There are always different interpretations when hearing the same information.
Everybody that listens to something hears it differently from their own perspective. […] — Buddy Franco
I work with a small group of 4th graders in a voluntary leadership program called Student Ambassadors. Each week we meet to discuss what leadership is and participate in activities that tie back to what it means to be a leader.
Recently, the students were given the following instructions for an individual project: create a snowman poster. Each student was given one sheet of various colors of construction paper, a pair of scissors, and a glue stick. They were to sit at individual tables and they could not talk once they started their project.
I gave them an opportunity to ask questions once they heard the instructions. However, once they got their supplies, they could no longer ask questions, and they had 15 minutes to work.
When they were finished, there were five different snowman creations.
Not one of their creations was remotely alike. As one of the 4th graders so eloquently put it:
We had to use our imagination and think outside of the box. — Austin C.
Although they had the exact same instructions, the students had the latitude to create what their minds conceived. They had broad directions and had to figure things out.
One student was anxious, because there were no writing utensils and she didn’t think she could figure out how to make the circles for her snowman. When she handed in her poster, she told me how she solved the problem. She used the glue stick as a writing utensil to make the circles and then cut them out.
That’s thinking outside the box. That’s problem-solving.
A lot of people in our industry haven’t had very diverse experiences. So they don’t have enough dots to connect, and they end up with very linear solutions without a broad perspective on the problem. The broader one’s understanding of the human experience, the better design we will have. — Steve Jobs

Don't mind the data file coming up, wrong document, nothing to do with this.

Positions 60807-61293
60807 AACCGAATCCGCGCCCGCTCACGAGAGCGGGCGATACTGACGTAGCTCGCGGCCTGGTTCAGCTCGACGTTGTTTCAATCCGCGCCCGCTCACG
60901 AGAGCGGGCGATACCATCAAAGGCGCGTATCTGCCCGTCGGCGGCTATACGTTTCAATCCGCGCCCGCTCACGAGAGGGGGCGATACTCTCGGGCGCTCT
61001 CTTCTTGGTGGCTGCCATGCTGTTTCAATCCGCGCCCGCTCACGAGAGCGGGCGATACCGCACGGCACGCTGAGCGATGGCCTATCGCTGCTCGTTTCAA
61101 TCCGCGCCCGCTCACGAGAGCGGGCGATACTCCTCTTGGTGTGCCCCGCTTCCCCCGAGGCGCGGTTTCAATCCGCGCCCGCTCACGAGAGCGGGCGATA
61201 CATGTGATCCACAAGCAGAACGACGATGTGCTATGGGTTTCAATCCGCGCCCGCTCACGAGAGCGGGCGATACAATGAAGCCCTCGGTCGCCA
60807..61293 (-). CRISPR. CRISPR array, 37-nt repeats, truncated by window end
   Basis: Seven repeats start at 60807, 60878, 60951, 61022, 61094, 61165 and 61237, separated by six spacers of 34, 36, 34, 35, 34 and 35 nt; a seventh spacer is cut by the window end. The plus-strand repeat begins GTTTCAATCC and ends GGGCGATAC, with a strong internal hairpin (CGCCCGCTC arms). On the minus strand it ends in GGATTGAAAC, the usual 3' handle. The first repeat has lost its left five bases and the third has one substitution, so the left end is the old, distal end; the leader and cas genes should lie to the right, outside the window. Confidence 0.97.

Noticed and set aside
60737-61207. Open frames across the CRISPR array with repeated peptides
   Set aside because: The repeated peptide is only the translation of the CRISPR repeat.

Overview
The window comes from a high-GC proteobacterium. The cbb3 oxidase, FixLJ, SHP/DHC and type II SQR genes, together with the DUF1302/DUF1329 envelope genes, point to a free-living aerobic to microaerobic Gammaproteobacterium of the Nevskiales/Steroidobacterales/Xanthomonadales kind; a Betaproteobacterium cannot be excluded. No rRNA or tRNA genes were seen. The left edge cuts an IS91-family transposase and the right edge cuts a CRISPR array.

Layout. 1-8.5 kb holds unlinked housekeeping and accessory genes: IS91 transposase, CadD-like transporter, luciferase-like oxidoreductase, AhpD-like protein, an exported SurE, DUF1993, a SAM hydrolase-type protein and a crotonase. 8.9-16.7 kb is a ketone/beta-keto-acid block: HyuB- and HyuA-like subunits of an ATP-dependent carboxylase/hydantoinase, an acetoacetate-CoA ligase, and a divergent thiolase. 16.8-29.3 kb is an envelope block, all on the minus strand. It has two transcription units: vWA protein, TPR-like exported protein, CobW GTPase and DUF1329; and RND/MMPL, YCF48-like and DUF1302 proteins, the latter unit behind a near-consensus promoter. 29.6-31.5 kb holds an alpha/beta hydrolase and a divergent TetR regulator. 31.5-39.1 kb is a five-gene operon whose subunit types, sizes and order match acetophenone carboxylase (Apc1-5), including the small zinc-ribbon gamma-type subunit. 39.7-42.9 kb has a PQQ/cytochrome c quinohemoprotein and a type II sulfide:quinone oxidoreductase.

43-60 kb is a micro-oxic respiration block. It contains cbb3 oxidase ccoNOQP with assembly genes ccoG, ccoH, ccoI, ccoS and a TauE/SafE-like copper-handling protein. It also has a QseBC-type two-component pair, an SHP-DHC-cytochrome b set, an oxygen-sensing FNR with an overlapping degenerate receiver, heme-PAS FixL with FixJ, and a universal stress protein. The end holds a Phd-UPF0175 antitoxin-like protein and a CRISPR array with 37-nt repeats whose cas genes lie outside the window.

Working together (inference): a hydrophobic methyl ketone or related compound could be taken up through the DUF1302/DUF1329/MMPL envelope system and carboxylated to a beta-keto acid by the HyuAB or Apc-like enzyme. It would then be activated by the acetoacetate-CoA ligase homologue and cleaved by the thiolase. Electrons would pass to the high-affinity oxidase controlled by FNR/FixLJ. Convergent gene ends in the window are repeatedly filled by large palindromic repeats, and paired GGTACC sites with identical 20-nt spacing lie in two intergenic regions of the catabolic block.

These students had a broad perspective of a problem, in this case how to create a snowman poster. Because they had different ideas, background knowledge, and information, they attacked the project in various ways.
The lesson here is much deeper than a poster. It’s the fundamental idea that we think in different ways and we need to come to a better understanding of various perspectives as leaders.
I recently wrote a piece published in The Ascent called Negativity is like running into a brick wall. I wrote from the perspective of someone who doesn’t understand why people choose to be negative, and then I got a new perspective.
On the one hand, it’s true that we have more control over our mood/positivity/negativity than we are sometimes willing to admit, but at the same time, I am hesitant to dismiss or devalue the stories of people who suffer from mood disorders and other issues who find it much harder than the average person to get out of a cloud of negativity. I suppose what I’m learning most is that everyone has a different worldview based on their different backgrounds, experiences, upbringing, and that’s the way the world works. — Sarah Cy
Sarah and I started a dialogue over her response to my piece, and it allowed me to grow as a writer, a leader, a person in general.
Leading has always been about communication through the expression of ideas, but more importantly from listening. We all have our interpretations and perspectives on similar experiences. The true leaders are the ones who listen with an open heart and an open mind.
In my elementary classroom counseling classes, we talk about the five parts we need to be an effective listener: our ears, our eyes looking at the speaker, our mouth off, our brain to interpret information and ask questions, and our heart to show the other person that we respect what he/she is saying.
The one that most students bring up first when we review the parts is the heart. They get it. They understand that when listening with your heart that you are truly in the moment with the other person and you care about what he/she is saying.
We can learn a lot about leadership and perspective through a simple snowman activity and listening to others.
**This piece first appeared in the publication The Ascent on Medium.com.
I'm a lover of life, an eternal optimist, and I have an intense desire to add value through simple living and positive vibes.